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April 5th, 2012

A Philadelphia Cab Story Told With The Help Of A Singing Cabbie And Shazam

CAB

It’s funny how cabs can be so hit or miss, isn’t it? They can be great fun, cheerful, talkative and friendly – but they can also shout at you to pay in cash only, pull over and boot you if you curse, refuse a destination and smell bad. The other night was one of those two-cab nights, one from Center City to Fishtown for entertainment, and another back at the end of the night. The first one was the surprise. We hustled to catch him as three dudes exited his rear bench and stumbled into Valanni. He seemed off-put by our attempt to jump in without checking in with him first: “You got cash?” he asked. “Yeah, we have cash,” my compatriot replied, and we stepped in nervously. It was unfounded – this cab ride was going to be the best cab ride of our lives.

You’re familiar with Shazam, yes? The phone application where you can hold your phone up to a blaring radio and it will tell you the song title and artist so that you don’t have to wait until the end of the DJ’s set to figure out who you’re listening to. Well, song after song came on and our cab added delicate vocal support to each track in subtle and masterful ways. He knew these songs. He knew them well. From the first line of Carl Thomas’ “Don’t Kiss Me,” we knew something special was happening. The Chicagoan-turned-New Yorker via Bad Boy crooner’s 39, and on his newest teamed up with Snoop Dogg for this throwback-flavored slow jam.

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Next it was a track from Bloodstone called “Natural High.” Regretfully, the radio station was announced and forgotten before the Carl Thomas track. Because this is a station that would be easy to patronize. Bloodstone formed in Kansas City, Missouri in 1962, and after their eponymous debut in 1972, came this title track sophomore effort in 1973. Funnily enough, when Shazammed, “Natural High” shows up as a track on Between The Sheets – Volume 1. It belongs.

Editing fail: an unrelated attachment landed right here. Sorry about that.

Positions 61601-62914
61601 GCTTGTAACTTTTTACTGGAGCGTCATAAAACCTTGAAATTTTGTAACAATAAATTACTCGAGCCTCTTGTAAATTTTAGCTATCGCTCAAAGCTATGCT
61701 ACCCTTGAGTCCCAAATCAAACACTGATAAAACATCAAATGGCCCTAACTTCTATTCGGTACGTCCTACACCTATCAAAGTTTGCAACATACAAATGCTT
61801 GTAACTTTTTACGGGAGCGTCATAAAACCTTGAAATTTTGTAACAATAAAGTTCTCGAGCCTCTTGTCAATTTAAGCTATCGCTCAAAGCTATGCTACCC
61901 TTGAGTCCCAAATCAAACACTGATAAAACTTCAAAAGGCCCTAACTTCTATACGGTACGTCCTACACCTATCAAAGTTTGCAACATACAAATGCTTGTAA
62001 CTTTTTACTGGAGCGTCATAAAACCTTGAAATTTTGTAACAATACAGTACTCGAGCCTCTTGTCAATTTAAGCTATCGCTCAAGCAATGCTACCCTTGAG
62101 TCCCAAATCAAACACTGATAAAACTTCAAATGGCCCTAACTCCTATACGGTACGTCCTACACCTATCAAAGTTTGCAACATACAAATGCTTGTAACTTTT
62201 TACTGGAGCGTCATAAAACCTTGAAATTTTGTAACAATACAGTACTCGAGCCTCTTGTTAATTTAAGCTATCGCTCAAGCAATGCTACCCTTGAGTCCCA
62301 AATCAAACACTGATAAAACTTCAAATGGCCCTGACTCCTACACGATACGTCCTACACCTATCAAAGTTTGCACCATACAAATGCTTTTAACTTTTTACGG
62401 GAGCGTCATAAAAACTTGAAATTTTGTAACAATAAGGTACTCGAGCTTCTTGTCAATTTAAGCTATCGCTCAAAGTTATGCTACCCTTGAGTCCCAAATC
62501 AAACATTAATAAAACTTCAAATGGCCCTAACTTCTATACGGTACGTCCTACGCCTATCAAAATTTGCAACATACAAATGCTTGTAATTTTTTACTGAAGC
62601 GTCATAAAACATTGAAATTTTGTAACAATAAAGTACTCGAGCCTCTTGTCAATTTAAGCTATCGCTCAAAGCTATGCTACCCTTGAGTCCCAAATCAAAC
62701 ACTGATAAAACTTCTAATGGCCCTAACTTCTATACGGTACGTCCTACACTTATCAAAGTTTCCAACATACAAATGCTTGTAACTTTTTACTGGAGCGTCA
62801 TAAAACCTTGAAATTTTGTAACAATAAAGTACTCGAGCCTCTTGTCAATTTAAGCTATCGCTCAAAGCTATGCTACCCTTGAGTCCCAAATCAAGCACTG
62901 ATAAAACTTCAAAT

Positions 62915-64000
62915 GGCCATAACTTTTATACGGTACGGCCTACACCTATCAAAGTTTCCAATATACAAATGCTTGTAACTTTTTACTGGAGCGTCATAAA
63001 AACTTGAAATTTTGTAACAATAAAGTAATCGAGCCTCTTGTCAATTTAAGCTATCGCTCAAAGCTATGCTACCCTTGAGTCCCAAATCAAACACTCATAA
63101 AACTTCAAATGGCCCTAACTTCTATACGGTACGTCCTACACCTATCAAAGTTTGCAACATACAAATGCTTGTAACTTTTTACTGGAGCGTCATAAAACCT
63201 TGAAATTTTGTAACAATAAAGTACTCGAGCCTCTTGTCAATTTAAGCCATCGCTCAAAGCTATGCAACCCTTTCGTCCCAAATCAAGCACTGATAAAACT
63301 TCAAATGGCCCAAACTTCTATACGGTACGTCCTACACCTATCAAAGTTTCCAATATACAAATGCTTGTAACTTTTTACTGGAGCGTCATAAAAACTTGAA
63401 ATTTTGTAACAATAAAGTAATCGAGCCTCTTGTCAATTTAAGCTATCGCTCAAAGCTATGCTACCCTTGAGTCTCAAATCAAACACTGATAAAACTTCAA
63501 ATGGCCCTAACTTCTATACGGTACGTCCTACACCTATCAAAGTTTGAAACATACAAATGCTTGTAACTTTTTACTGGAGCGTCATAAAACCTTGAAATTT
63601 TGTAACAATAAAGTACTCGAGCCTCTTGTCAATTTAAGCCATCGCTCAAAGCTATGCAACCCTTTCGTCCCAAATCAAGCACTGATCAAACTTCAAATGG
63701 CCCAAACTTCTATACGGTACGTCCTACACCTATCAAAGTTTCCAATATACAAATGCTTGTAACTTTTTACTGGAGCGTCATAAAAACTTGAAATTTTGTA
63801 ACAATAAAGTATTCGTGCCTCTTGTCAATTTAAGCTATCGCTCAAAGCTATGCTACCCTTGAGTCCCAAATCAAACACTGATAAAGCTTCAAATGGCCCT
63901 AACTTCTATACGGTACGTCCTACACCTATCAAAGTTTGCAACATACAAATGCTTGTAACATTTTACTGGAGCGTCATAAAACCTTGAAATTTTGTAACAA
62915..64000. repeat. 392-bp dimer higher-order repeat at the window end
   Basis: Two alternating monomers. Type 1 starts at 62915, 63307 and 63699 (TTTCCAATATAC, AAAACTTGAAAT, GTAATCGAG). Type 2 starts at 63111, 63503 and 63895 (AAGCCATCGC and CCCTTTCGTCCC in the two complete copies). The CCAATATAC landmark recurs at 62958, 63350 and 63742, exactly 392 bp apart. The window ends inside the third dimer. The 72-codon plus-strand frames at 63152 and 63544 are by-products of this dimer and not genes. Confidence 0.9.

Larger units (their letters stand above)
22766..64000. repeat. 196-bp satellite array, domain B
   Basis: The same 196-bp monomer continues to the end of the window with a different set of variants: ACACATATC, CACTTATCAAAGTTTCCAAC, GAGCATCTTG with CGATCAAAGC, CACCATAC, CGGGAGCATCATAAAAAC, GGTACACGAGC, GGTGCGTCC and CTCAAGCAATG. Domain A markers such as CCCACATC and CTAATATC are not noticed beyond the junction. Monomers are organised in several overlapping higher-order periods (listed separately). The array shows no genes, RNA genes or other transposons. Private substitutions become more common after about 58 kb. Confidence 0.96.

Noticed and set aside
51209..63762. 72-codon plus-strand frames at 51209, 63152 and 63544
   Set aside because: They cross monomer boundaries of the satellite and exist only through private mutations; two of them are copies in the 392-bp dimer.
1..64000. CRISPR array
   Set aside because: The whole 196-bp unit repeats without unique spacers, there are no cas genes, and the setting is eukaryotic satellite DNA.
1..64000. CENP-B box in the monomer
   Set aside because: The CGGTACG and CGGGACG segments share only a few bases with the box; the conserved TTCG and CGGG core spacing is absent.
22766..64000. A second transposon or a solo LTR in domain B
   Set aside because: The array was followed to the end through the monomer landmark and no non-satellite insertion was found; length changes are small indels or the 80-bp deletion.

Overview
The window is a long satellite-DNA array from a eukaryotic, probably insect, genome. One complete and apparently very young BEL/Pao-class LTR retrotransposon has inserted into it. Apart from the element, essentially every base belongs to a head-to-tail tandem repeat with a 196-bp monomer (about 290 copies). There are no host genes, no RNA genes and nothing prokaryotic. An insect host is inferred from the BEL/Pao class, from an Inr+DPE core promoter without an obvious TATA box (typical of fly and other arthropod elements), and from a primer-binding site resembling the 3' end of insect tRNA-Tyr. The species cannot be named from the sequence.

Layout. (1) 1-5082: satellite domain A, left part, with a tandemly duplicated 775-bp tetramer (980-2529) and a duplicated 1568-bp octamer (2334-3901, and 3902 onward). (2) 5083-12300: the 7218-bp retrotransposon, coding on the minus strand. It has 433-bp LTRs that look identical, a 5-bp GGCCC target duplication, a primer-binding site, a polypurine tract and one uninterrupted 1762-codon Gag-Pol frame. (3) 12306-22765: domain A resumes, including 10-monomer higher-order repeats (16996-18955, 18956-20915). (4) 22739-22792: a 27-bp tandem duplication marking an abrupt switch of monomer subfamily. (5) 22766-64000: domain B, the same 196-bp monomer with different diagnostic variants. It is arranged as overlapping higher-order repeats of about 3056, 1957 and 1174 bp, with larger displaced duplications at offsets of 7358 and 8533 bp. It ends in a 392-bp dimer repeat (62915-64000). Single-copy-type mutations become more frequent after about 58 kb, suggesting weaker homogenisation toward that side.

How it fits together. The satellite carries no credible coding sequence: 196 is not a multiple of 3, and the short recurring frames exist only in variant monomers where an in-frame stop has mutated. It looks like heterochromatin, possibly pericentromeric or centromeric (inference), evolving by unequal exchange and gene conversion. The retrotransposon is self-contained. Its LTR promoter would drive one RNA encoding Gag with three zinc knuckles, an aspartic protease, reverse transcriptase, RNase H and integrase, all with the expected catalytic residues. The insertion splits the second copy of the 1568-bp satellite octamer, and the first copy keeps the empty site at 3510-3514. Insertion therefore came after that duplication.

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Then came a Cee Lo Green track that didn’t sound nearly as awful as expected. The track, featuring Melanie Fiona, was “Fool For You,” a redeemer from the otherwise-kind-of-dull The Lady Killer. But the original track listing mentions a Philip Bailey, while this version features Melanie Fiona. Fiona, we decided, sounds a little like a softer, less-anthemic, more woman-scorned Alicia Keys. She’s a 28-year-old Canadian girl who, as it turns out, won a Grammy (with Cee Lo) for this song in the Best Traditional R&B Performance category. Well, you can see why:

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As if those three weren’t enough, just as we arrived at our destination, the radio gave us a Whitney Houston gem as cash was counted and handed over. What might commonly be misconstrued for “He’s All I Got” is actually “All The Man That I Need.” We slowly exited to catch as much of an earful as we could of Whitney’s impassioned pleas of “HE FILLS ME UP!” It was the cab ride we’d always wanted to have; a musically enlightening one fueled by a chill singalong.

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Furthermore, Shazam proved useful later in the night in identifying Maxi Priest’s “Close To You.” That’s a good one.

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